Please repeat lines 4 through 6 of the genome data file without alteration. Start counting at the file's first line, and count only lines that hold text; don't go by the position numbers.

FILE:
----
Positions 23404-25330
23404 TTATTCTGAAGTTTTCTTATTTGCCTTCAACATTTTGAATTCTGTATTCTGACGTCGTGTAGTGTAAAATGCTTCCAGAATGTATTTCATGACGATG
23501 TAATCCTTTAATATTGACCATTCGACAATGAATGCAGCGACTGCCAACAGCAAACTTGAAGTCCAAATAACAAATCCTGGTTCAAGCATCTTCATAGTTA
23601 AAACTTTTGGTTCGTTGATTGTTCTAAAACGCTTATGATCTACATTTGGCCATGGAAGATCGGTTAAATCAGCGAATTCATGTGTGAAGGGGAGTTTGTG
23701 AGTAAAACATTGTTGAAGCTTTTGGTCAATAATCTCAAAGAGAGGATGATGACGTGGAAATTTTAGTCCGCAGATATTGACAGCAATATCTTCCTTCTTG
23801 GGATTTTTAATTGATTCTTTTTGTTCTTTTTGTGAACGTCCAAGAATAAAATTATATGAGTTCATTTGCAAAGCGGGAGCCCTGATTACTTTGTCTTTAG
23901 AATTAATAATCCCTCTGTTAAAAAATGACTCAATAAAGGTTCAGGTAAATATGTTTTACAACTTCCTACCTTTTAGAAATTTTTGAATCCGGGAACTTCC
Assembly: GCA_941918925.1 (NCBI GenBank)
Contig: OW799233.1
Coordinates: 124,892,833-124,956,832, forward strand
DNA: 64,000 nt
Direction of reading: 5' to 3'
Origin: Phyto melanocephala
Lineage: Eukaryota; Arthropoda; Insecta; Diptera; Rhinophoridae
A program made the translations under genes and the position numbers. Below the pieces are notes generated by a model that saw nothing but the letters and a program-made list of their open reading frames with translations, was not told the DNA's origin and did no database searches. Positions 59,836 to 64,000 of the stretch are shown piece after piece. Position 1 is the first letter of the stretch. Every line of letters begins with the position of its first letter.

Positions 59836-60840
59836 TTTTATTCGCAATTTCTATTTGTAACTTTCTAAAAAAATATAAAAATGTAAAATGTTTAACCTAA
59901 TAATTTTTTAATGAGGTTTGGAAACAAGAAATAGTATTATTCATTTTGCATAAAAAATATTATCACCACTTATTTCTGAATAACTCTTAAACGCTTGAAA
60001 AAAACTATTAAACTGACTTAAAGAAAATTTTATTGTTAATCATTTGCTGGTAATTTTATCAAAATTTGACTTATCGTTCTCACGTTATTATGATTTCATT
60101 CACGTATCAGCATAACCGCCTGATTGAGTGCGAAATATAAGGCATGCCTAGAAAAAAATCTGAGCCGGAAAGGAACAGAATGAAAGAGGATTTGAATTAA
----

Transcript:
23601 AAACTTTTGGTTCGTTGATTGTTCTAAAACGCTTATGATCTACATTTGGCCATGGAAGATCGGTTAAATCAGCGAATTCATGTGTGAAGGGGAGTTTGTG
23701 AGTAAAACATTGTTGAAGCTTTTGGTCAATAATCTCAAAGAGAGGATGATGACGTGGAAATTTTAGTCCGCAGATATTGACAGCAATATCTTCCTTCTTG
23801 GGATTTTTAATTGATTCTTTTTGTTCTTTTTGTGAACGTCCAAGAATAAAATTATATGAGTTCATTTGCAAAGCGGGAGCCCTGATTACTTTGTCTTTAG